User Rank: Apprentice
1/16/2014 | 9:33:55 AM
Re: Denial
I agree wholeheartedly that IT vendors have generally failed to deliver solutions that are sufficiently simple to evaluate, acquire, deploy and manage.  However, IT vendors will only sell what IT customers buy. So I encourage those buyers to vote with their wallets by being more diligent than ever about making simplicity a top criteria for their technology buys. Our commitment at CA Technologies is to deliver solutions that fulfill that criteria in a competitively differentiated way.
JustNems
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JustNems,
User Rank: Apprentice
1/15/2014 | 8:01:06 AM
Re: Denial
I think that vendors are as much to blame as the IT Organizations here. Large suites of tools seem to imply inherent simplicity, but let's be honest-- that's rarely the case. IT vendors purchase companies, and are then tasked with integrating dissimilar technology into another set of tools. Sure, it's difficult, but when that tool is bundled into a solution suite, it rapidly becomes yet another silo of information, with it's own servers, middleware, and databases.

So while yes, I believe that IT Orgs need to be the real source of the fix, most vendors aren't doing enough to actually provide simpler soltuions.

John Menkart over at CloudBolt wrote about some of the negative impacts of solutions suites, and the associated complexity that occurs when IT showhorns a needlessly complex (and incompliete) tool into their environment just because it "integrates" with other parts of the suite.

Frst and foremost, IT leadership needs to focus on tools that effectively solve their *actual* problems. 
johnbsmith
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johnbsmith,
User Rank: Apprentice
1/14/2014 | 11:37:24 AM
Re: Denial
Break/fix for legacy apps is just one small part of the larger problem. My point was that even new management apps can add to the complexity burden if IT isn't selective about only acquiring solutions that are easy to evaluate, install and own.
ChrisMurphy
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ChrisMurphy,
User Rank: Author
1/13/2014 | 5:21:13 PM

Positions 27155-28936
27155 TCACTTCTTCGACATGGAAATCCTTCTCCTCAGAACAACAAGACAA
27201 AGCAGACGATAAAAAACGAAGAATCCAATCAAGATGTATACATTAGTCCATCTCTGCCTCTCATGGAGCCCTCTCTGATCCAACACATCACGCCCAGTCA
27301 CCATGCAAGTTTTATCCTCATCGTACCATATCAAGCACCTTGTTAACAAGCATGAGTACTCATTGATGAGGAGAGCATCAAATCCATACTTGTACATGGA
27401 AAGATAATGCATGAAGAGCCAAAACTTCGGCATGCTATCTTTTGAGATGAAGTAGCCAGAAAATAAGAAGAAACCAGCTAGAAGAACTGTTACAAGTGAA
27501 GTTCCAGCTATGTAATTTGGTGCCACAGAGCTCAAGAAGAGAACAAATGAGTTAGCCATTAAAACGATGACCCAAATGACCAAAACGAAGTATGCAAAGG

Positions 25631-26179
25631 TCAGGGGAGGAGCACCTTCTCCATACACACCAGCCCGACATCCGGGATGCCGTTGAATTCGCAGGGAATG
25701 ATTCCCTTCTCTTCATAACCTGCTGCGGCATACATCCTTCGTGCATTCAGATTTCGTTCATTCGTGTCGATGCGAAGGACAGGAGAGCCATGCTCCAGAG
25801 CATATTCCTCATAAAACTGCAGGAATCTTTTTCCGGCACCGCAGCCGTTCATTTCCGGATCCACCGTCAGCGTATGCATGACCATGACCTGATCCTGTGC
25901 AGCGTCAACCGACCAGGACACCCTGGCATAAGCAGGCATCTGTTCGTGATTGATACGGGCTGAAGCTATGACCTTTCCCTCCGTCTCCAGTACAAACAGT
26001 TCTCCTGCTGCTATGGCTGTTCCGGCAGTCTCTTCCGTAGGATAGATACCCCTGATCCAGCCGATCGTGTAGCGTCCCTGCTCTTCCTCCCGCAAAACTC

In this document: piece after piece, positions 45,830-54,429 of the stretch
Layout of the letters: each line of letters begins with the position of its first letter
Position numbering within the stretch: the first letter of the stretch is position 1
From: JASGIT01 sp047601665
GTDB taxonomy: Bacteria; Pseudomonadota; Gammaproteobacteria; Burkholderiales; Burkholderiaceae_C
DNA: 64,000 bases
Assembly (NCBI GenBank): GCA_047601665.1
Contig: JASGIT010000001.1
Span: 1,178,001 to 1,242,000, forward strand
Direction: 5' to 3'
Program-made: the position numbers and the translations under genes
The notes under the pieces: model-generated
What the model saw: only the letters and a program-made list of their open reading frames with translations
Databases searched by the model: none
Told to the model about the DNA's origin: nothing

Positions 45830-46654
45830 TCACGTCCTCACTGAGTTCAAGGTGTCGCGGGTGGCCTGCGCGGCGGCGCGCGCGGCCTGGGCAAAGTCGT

Re: Denial
Is one problem perhaps IT leaders not knowing what their applications really cost to maintain -- not knowing how much staff time that legacy app requires in maintenance, break-fixes, and enhancements?
RobPreston
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RobPreston,
User Rank: Author
1/13/2014 | 2:27:22 PM
Re: Denial
I think the ball's in the IT leadership's court. It's not a problem that a company's senior management needs to fix. The IT organization itself must do the fixing -- and do the educating of senior management, if that's also required. 
Lenny Liebmann
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Lenny Liebmann,
User Rank: Apprentice
1/13/2014 | 11:30:01 AM
Denial
One problem is that management tends to be in denial when it comes to the functional capacity of IT staff.  We've done such a good job of doing the unreasonable -- and avoiding out-and-out breakdowns -- that management doesn't fully prioritize reduction of workloads.  When IT screws up, it is viewed as a technical failure on the part of the staff -- not as a result of toxic overloads foisted upon them by denial-based management.
Joe Datacenter
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Joe Datacenter,
User Rank: Apprentice
1/13/2014 | 10:17:41 AM
Re: All Professions
Rob, you are so right -- getting sidetracked by all the little details can be disastrous, especially for those of us who tend to be perfectionists (you know who you are!) But depending on your work environment, overall operations can sometimes run themselves while we obsess over finer points. Maybe not so in IT, where things can go haywire very quickly.
RobPreston
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RobPreston,
User Rank: Author
1/13/2014 | 9:23:51 AM
All Professions
I would imagine this metaphor holds for a range of professions, not just IT, though fewer work environments are more complex than IT ones. We get so busy putting out fires and performing other mundane, often repetitive tasks that we take our eye off the big picture. I like the ring of "simplication as strategy" -- the first step is to recognize the problem and commit to making changes.